reduced functionality that can be schematically represented as
   follows:

      +-+-+-+-+-+-+-+-+-+-+-+-+-+-+-+-+-+-+ ===========================
      | OCh Payload Unit (OPUk)           | Client Signal Adaptation
      +-+-+-+-+-+-+-+-+-+-+-+-+-+-+-+-+-+-+ ---------------------------
      | OCh Data Unit (ODUk)              | Digital Path Layer
      +-+-+-+-+-+-+-+-+-+-+-+-+-+-+-+-+-+-+ ---------------------------
      | OCh Transport Unit (OTUk)         | Digital Section Layer
      +-+-+-+-+-+-+-+-+-+-+-+-+-+-+-+-+-+-+ ===========================
      | Reduced functionality             |
      | Optical Channel Layer (OChr)      | Optical Channel Layer
      +-+-+-+-+-+-+-+-+-+-+-+-+-+-+-+-+-+-+ ---------------------------
      | Optical Physical Section (OPS)    | Optical Multiplex
      |                                   | and Physical Layer
      +-+-+-+-+-+-+-+-+-+-+-+-+-+-+-+-+-+-+ ===========================

   In this context, the main features the optical transport hierarchy
   (i.e. networking layer) can be summarized as follows:

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   - It is the next step (after SDH/SONET) to support ever growing data
     driven needs for bandwidth and emergence of new broadband services
   - It provides the transparent transport for any kind of
     client signals including full STM-N/STS-N signals, and ODUk TDM
     for higher channel bit rates
   - It supports next generation Terabit/second per fiber via DWDM
     lines at the transport level as well as optical channels at 2.5
     Gbps, 10 Gbps and 40 Gbps bit rates at wire speed level (and in
     the future 160 Gbps currently under definition)
   - It enables network supervision and operational management,
     planning, administration, survivability, and finally cost of
     maintenance limited only to the OTUk/ODUk rates of transmission
     without caring about the granularity of the client signal.

   The OTN Specification is described in more details in Section 4. We
   first give an overview of the relationship between ITU-T G.872 and
   G.709 recommendations.

3. Relationship between G.872 and G.709

   The ITU-T G.872 recommendation is restricted to the functional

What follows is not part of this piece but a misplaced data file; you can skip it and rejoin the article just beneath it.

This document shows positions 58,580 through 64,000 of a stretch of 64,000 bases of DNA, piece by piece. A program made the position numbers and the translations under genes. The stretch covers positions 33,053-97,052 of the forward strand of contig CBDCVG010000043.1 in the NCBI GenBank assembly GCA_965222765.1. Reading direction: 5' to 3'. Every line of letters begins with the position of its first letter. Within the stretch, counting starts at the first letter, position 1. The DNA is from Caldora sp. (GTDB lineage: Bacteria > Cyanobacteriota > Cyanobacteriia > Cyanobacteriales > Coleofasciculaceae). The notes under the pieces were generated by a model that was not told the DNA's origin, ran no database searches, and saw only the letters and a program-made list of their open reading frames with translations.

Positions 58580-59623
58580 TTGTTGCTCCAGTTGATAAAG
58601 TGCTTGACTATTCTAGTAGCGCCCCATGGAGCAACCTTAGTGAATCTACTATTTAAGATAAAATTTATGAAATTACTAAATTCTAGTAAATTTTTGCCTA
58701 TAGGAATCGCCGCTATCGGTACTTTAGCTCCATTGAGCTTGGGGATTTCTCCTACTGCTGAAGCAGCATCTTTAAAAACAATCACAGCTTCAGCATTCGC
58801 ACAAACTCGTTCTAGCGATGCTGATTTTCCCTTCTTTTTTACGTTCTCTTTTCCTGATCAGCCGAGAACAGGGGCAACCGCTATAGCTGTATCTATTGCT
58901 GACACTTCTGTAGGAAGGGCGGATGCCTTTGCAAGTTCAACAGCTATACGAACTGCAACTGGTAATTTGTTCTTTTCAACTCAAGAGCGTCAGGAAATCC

description of optical transport networks that support digital
   signals. It defines optical networks as comprising a set of
   functionality providing transport, multiplexing, routing,
   supervision and survivability of client signals that are processed
   predominantly in the optical domain. This set of functionality for
   optical networks is described from a network level viewpoint using
   the generic principles defined ITU-T G.805. It provides the specific
   aspects concerning the optical transport network layered structure,
   characteristic information, client/server layer associations,
   network topology, and layer network functionality.

   In accordance with ITU-T G.805 recommendation (see [ITUT-G805]), the
   optical transport network is decomposed into independent transport
   layer networks where each layer network can be separately
   partitioned in a way which reflects the internal structure of that
   layer network.

   In the following functional description, optical signals are
   characterized by wavelength (or central frequency) and may be
   processed per wavelength or as a wavelength division multiplexed
   group of wavelengths. Latest release of ITU-T G.872 also includes
   the description of OTN Time Division Multiplexing (TDM) in the
   digital domain also referred to as ODUk multiplexing (see Section
   5.2).

   In this context, ITU-T G.872 defines the architectural and
   functional aspects of OTNs while ITU-T G.709 recommendation
   specifies the Optical Transport Module of order n (OTM-n) interface
   signals required within and between OTN sub-networks. Using ITU-T
   terminology, the interfaces defined in the G.709 recommendation are